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Unread 03-04-2008, 06:07 PM   #1
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Default orthotics

I just want to alert people to keep an eye out on developments in the field of orthotics. With the number of amputees resulting from the war, new developments are occurring on the fronts of both orthotics and prosthetics, and some of those developments can benefit neuropathics with mobility and functional issues.

For me thumb splints have proven fairly effective in relieving hand pain while tasking. Granted, I can not do some things while the splints are on, however, they have helped me on the computer, and they keep my hands from going numb for a while when biking. An occupational therapist fitted those for me, they are custom and made of a hard substance like a thick plastic.

I don't know how the AFOs will work for the legs, but I know my spine splint, alto bulky did help relieve some pain. I hope the new one, will be much more effective at giving me more mobility. Many of the new splints are carbon fiber and very light. They do need professional fitting and some need to be custom. You can not buy them online and expect good results.

PN in your feet can cause you to lose proprioception and you may not realize it, but your feet can slowly get deformed. Orthotics and AFOs can prevent some of this disability or at least minimize some of it. Some orthotics can allow very unstable people to gain some mobility with proper fit and training. It is worth exploring to see if it works for you.

Watching your skin for signs of wear is essential, but properly fitted orthotics should not hurt your skin, or be padded properly as not to cause injury.

You can check with your doc for referrals and orders as needed, and check your insurance policies to see what is paid for.

They won't work in all circumstances but for any one with functional impairments or at risk of functional impairments, it is worth at least an eval.
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Unread 03-04-2008, 08:06 PM   #2
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Location: Houston, TX. Orig.from Lincoln, NE.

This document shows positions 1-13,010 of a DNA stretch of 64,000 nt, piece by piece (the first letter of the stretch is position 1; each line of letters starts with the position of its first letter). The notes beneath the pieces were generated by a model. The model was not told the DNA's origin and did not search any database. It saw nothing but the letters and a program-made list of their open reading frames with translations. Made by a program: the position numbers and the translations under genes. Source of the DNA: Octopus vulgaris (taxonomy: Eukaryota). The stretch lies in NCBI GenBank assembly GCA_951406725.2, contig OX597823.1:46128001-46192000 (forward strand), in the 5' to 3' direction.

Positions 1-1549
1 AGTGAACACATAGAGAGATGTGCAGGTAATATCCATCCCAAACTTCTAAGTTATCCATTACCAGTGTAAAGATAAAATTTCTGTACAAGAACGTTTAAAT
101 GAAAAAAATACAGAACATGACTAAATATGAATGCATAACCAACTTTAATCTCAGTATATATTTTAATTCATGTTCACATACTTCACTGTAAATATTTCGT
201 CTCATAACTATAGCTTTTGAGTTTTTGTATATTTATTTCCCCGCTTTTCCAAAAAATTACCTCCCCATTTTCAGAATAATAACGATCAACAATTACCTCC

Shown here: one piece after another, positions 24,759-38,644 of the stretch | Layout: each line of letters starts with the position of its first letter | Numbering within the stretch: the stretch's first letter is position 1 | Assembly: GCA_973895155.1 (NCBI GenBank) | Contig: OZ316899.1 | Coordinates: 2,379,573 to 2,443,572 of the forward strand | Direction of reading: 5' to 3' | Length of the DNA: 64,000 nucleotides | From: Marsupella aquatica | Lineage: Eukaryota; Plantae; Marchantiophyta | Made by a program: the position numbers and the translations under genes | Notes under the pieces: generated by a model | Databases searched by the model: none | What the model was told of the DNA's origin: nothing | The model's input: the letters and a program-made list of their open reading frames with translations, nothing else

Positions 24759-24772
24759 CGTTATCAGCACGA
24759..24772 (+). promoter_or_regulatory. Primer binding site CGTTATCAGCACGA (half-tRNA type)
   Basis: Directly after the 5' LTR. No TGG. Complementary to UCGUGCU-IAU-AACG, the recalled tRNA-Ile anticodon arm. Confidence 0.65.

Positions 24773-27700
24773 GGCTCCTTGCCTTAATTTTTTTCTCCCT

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I just got Orthotics last week. I'm hoping it helps my tendon to heal so I won't have to have surgery on it. I couldn't believe how much the Orthotics cost! But I guess everything is expensive these days!


Dx'd with Spinal Arthritis 09
Upper and lower Spinal Cord Stimulator surgery
Replaced IV port 09
Had surgery for IV port for IVIG infusions 07
Halo 360 & 90 procedure for Barrett's esophagus
Dx'd Chronic Axonal Neuropathy & Myopathy June 07
Dx'd IC May 2006 (after suffering for 25+ yrs!)
Gall bladder surgery Aug. 2004
Gastric Bypass Dec. 2004
Dx'd: Barrett's Esphogus July 2004
Bladder surgery 2000
Dx'd: IBS 2000
Hysterectomy (fibroids) 1999
Laminectomy 1989
Dx'd: Degerative Disk Disease 1989
Cyst removed from my ankle -twice 1986
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Unread 03-04-2008, 09:29 PM   #3
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Custom orthotics can cost up to $5K a piece.....no small chunk of change. Most do not cost that much, but enough to make the insurance companies quiver...however, they can prevent a great deal of disability if properly fitted and worn dilligently....and yes, they do take a lot of getting used to....and if they hurt, too much, you need to call the orthotist back.

The thing is, orthotics and prosthetic technology is getting better and better and even computerized, so, there is hope if you can keep your muscles as stong as possible, and those nerves as stimulated as possible so they don't totally die off.

PN can progress, regardless of any efforts we make, but, we can at least say we went down trying. It isn't a disease where all things are predictable, nor do the rules that work for other diseases always apply here.

I will push the envelope to the best of my ability, as will most folks on here, and often that envelope is just getting out of bed, swallowing a gulp of food, stepping on a numb leg hoping it holds....one day it can be very little, the next day a triumph....it is day by day. And if technology can help me in any way, I am going to use it.

I hope your orthotics help you to avoid surgury, and also, ask about orthotics to help you keep your feet and ankles from further disability, as PN is a joint killer....neurogenic arthropathy receives very little attention and it is a serious consequence of PN.
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